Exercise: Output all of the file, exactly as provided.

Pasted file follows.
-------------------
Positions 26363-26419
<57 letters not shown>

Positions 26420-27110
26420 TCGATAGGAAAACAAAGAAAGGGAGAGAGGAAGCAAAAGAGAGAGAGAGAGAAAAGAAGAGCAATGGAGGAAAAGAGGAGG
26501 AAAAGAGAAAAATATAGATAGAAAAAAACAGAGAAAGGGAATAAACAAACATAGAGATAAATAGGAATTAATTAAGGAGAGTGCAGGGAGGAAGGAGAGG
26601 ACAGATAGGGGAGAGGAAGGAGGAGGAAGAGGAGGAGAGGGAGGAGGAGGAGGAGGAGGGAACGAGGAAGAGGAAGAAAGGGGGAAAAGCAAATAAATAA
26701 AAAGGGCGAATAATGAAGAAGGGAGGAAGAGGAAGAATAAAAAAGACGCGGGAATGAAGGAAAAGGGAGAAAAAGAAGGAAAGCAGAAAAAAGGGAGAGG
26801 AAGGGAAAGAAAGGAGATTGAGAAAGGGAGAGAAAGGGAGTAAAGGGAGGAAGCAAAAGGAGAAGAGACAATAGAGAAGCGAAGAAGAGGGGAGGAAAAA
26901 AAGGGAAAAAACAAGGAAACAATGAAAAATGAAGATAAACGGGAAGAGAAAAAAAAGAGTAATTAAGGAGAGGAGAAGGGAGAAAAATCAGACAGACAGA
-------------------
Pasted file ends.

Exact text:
Positions 26363-26419
<57 letters not shown>

Positions 26420-27110
26420 TCGATAGGAAAACAAAGAAAGGGAGAGAGGAAGCAAAAGAGAGAGAGAGAGAAAAGAAGAGCAATGGAGGAAAAGAGGAGG
26501 AAAAGAGAAAAATATAGATAGAAAAAAACAGAGAAAGGGAATAAACAAACATAGAGATAAATAGGAATTAATTAAGGAGAGTGCAGGGAGGAAGGAGAGG
26601 ACAGATAGGGGAGAGGAAGGAGGAGGAAGAGGAGGAGAGGGAGGAGGAGGAGGAGGAGGGAACGAGGAAGAGGAAGAAAGGGGGAAAAGCAAATAAATAA
26701 AAAGGGCGAATAATGAAGAAGGGAGGAAGAGGAAGAATAAAAAAGACGCGGGAATGAAGGAAAAGGGAGAAAAAGAAGGAAAGCAGAAAAAAGGGAGAGG
26801 AAGGGAAAGAAAGGAGATTGAGAAAGGGAGAGAAAGGGAGTAAAGGGAGGAAGCAAAAGGAGAAGAGACAATAGAGAAGCGAAGAAGAGGGGAGGAAAAA
26901 AAGGGAAAAAACAAGGAAACAATGAAAAATGAAGATAAACGGGAAGAGAAAAAAAAGAGTAATTAAGGAGAGGAGAAGGGAGAAAAATCAGACAGACAGA